Nike Pegasus 40 Review (2023): The Best Daily Trainer?
Published on: 06/20/2023The Nike Pegasus 40 is a comfortable, durable, and versatile daily trainer for medium to long distances.
NIKE’s star daily trainers delivering overall comfort, versatility, and durability.
Don’t have time to read the full review? Here’s what you need to know.
For its 40th model, Nike has chosen not to shake things up with Pegasus, the flagship shoe of its running series. The biggest change is the upper, with a new, sleeker mesh design. This allows the foot to breathe slightly better while offering precise locking.
As for the rest, we’re back to the formula that made the collection such a success: comfortable yet moderate and firm cushioning, classic drop, low but present bounce, and excellent durability. An obvious choice if you’re new to running but a little limited if you’re experienced and looking for a more advanced configuration.
Please read our full review of the Nike Pegasus 40 for more information.
- Great comfort
- Stable ride
- Effective lockdown
- Durable shoe
- Very accessible model for all levels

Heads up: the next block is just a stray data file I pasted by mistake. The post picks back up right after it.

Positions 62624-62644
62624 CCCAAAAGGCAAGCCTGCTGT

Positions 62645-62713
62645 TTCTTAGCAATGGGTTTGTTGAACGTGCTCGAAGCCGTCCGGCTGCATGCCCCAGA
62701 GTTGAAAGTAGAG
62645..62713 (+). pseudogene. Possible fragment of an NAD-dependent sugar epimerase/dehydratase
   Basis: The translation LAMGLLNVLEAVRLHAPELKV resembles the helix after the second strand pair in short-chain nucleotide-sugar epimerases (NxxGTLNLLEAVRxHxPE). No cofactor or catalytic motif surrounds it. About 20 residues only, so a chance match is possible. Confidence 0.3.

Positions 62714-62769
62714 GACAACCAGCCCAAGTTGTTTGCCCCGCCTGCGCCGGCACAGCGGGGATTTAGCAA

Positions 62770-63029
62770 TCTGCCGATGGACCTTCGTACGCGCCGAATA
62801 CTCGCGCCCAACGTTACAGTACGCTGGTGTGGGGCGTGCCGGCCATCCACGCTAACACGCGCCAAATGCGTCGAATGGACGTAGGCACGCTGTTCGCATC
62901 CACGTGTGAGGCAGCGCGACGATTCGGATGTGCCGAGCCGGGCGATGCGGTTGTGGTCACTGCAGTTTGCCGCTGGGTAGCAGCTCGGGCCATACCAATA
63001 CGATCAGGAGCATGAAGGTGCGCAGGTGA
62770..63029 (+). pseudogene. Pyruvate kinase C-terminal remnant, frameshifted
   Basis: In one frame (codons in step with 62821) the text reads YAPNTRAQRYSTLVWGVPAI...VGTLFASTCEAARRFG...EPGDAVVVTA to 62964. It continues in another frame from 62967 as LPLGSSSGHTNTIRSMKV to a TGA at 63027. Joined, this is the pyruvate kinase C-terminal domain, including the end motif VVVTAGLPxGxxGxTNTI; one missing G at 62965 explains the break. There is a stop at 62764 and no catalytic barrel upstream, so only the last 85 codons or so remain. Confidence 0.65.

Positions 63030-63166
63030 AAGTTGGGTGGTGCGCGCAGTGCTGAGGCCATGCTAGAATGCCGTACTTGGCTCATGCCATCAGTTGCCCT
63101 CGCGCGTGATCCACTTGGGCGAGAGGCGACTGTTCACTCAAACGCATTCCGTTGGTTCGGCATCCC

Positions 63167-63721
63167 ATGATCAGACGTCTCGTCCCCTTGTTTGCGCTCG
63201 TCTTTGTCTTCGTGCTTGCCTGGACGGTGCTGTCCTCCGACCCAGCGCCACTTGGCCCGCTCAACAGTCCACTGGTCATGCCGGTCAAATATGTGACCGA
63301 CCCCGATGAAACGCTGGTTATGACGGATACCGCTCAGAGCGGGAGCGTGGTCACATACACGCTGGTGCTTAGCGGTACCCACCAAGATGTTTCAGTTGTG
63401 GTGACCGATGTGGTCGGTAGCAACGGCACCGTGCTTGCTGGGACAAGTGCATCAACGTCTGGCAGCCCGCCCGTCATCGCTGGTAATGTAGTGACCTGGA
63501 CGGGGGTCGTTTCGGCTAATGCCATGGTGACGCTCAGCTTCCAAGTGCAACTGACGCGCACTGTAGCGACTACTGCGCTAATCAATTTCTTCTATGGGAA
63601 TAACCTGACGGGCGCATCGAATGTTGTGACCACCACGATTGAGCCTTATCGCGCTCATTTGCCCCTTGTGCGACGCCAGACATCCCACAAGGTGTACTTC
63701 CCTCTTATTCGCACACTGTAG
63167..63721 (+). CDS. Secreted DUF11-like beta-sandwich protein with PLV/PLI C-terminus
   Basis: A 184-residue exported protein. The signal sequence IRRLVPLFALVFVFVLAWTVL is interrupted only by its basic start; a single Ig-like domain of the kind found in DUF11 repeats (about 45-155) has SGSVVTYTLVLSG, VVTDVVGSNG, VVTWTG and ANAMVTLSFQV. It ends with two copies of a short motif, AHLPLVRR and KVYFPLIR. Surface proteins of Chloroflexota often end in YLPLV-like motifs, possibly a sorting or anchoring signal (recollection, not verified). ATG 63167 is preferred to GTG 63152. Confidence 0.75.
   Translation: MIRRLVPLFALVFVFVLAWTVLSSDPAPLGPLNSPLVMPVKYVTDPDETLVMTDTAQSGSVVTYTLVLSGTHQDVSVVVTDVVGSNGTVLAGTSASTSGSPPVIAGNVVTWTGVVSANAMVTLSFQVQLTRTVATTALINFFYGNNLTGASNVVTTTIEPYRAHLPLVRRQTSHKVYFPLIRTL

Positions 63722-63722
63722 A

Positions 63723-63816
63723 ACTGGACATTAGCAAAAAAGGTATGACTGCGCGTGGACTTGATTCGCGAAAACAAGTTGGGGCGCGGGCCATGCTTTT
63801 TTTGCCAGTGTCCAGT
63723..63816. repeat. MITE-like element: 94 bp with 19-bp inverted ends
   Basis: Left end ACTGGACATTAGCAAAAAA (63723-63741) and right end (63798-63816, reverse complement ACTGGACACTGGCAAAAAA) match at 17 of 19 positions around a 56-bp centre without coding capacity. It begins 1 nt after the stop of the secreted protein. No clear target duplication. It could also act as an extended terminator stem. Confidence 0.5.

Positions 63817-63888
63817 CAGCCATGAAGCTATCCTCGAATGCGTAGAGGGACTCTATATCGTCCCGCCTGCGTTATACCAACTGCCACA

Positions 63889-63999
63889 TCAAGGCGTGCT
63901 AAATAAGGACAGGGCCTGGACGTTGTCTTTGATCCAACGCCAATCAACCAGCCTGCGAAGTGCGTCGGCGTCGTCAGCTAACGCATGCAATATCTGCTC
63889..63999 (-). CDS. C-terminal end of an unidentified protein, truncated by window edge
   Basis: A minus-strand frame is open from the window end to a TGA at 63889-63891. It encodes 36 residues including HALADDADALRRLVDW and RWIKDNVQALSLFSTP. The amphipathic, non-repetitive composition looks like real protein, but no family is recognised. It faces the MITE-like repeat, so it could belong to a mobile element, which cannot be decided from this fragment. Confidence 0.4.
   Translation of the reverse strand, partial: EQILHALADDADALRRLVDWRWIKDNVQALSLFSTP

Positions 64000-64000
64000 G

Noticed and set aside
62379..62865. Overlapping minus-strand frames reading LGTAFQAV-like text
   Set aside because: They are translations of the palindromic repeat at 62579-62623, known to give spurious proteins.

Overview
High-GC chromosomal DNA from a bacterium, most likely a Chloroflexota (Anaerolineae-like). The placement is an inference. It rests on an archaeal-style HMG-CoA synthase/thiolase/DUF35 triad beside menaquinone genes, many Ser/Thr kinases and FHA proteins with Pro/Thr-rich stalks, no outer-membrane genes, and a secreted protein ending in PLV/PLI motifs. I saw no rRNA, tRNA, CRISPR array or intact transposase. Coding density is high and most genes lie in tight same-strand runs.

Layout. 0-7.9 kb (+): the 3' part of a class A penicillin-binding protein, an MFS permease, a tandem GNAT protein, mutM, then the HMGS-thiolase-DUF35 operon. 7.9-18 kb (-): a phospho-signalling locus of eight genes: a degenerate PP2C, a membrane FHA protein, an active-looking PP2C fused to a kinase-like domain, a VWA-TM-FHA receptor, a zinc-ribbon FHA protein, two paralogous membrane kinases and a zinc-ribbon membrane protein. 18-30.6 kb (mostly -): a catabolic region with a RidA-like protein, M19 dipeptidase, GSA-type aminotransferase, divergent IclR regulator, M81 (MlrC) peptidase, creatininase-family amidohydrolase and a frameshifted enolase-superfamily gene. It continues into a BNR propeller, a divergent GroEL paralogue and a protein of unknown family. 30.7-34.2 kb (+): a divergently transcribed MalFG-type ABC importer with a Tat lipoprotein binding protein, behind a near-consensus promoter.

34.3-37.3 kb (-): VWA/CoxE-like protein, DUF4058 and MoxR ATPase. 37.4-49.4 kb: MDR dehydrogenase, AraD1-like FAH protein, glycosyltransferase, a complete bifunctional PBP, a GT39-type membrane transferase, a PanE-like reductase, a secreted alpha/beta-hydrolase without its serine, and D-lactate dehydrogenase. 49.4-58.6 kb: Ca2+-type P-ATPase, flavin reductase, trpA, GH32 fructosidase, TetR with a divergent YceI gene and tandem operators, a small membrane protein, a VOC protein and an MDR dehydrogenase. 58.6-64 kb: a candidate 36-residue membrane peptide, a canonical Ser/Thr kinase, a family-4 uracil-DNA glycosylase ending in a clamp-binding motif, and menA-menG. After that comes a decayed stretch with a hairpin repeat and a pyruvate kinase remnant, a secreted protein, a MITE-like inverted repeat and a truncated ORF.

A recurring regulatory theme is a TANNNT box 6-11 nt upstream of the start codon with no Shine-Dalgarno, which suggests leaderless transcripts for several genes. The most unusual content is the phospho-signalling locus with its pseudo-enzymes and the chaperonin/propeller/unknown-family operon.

- Attractive sneaker-style design
- Little change; an aging shoe (e.g., foam is still the same, no ZoomX!)
- Some people may find the underfoot feel a little too firm
- We’re surprised it’s not a bit lighter than last year’s edition
Even if you’ve just started running, you’ve probably heard of the Nike Pegasus 40. It’s THE bestseller from the American brand! And to top it all off, here’s the shoe in its fortieth version!
Nike didn’t go all out to mark this edition. However, while not a substantial update, this new Pegasus does pack a few interesting changes. Read on to discover them and find out if these road shoes are right for you!
Let’s get right to the heart of the matter: comfort! The Pegasus 40 is a mass-market model designed to suit as many people as possible. That’s why we often recommend them to the running newcomers seeking our advice.
Comfort is immediate when you put these running shoes on. The lockdown is effective, with a precise fit, while the sole encapsulates the foot perfectly, especially in the middle of the arch.
Men’s vs. Women’s Version
The men’s and women’s versions are virtually identical. Technology and configuration are the same (e.g., sole). Only the fit is different (the women’s model is tighter). The colors are also different. The best thing is to try them both. You might be surprised!
Cushioning and Underfoot Feel
With a 33 mm heel stack height (23 mm for the forefoot), the Nike Pegasus 40 delivers comfortable cushioning that absorbs shock well. This model features Nike React foam with two Zoom Air units (one in the rear and one in the front).
Overall, the feel is rather firm without being too stiff or hard. This configuration has the advantage of providing a good underfoot structure for improved stability.